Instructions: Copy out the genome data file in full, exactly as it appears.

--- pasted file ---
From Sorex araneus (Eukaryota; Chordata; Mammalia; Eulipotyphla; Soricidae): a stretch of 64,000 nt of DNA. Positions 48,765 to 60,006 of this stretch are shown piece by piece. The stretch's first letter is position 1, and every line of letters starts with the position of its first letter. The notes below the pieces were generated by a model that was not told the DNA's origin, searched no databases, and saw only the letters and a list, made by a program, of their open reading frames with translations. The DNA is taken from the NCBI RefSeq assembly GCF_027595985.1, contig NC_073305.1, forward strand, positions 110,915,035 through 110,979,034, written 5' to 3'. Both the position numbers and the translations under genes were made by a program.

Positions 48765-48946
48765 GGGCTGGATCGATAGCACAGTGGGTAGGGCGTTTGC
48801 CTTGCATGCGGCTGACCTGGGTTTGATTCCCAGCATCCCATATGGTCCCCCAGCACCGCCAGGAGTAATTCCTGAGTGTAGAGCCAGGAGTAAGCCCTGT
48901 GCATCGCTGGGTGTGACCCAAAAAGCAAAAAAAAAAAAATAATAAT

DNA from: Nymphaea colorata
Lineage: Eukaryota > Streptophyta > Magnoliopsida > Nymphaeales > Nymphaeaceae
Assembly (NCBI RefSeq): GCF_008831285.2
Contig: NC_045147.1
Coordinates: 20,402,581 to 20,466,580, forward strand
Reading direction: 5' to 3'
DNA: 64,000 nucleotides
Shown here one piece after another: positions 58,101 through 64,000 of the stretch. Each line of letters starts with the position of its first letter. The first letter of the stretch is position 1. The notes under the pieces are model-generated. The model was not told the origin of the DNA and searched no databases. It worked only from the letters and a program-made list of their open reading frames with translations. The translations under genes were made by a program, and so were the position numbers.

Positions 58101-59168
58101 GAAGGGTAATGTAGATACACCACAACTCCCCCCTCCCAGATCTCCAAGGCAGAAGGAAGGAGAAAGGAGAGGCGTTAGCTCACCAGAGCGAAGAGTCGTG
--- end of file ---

From Sorex araneus (Eukaryota; Chordata; Mammalia; Eulipotyphla; Soricidae): a stretch of 64,000 nt of DNA. Positions 48,765 to 60,006 of this stretch are shown piece by piece. The stretch's first letter is position 1, and every line of letters starts with the position of its first letter. The notes below the pieces were generated by a model that was not told the DNA's origin, searched no databases, and saw only the letters and a list, made by a program, of their open reading frames with translations. The DNA is taken from the NCBI RefSeq assembly GCF_027595985.1, contig NC_073305.1, forward strand, positions 110,915,035 through 110,979,034, written 5' to 3'. Both the position numbers and the translations under genes were made by a program.

Positions 48765-48946
48765 GGGCTGGATCGATAGCACAGTGGGTAGGGCGTTTGC
48801 CTTGCATGCGGCTGACCTGGGTTTGATTCCCAGCATCCCATATGGTCCCCCAGCACCGCCAGGAGTAATTCCTGAGTGTAGAGCCAGGAGTAAGCCCTGT
48901 GCATCGCTGGGTGTGACCCAAAAAGCAAAAAAAAAAAAATAATAAT

DNA from: Nymphaea colorata
Lineage: Eukaryota > Streptophyta > Magnoliopsida > Nymphaeales > Nymphaeaceae
Assembly (NCBI RefSeq): GCF_008831285.2
Contig: NC_045147.1
Coordinates: 20,402,581 to 20,466,580, forward strand
Reading direction: 5' to 3'
DNA: 64,000 nucleotides
Shown here one piece after another: positions 58,101 through 64,000 of the stretch. Each line of letters starts with the position of its first letter. The first letter of the stretch is position 1. The notes under the pieces are model-generated. The model was not told the origin of the DNA and searched no databases. It worked only from the letters and a program-made list of their open reading frames with translations. The translations under genes were made by a program, and so were the position numbers.

Positions 58101-59168
58101 GAAGGGTAATGTAGATACACCACAACTCCCCCCTCCCAGATCTCCAAGGCAGAAGGAAGGAGAAAGGAGAGGCGTTAGCTCACCAGAGCGAAGAGTCGTG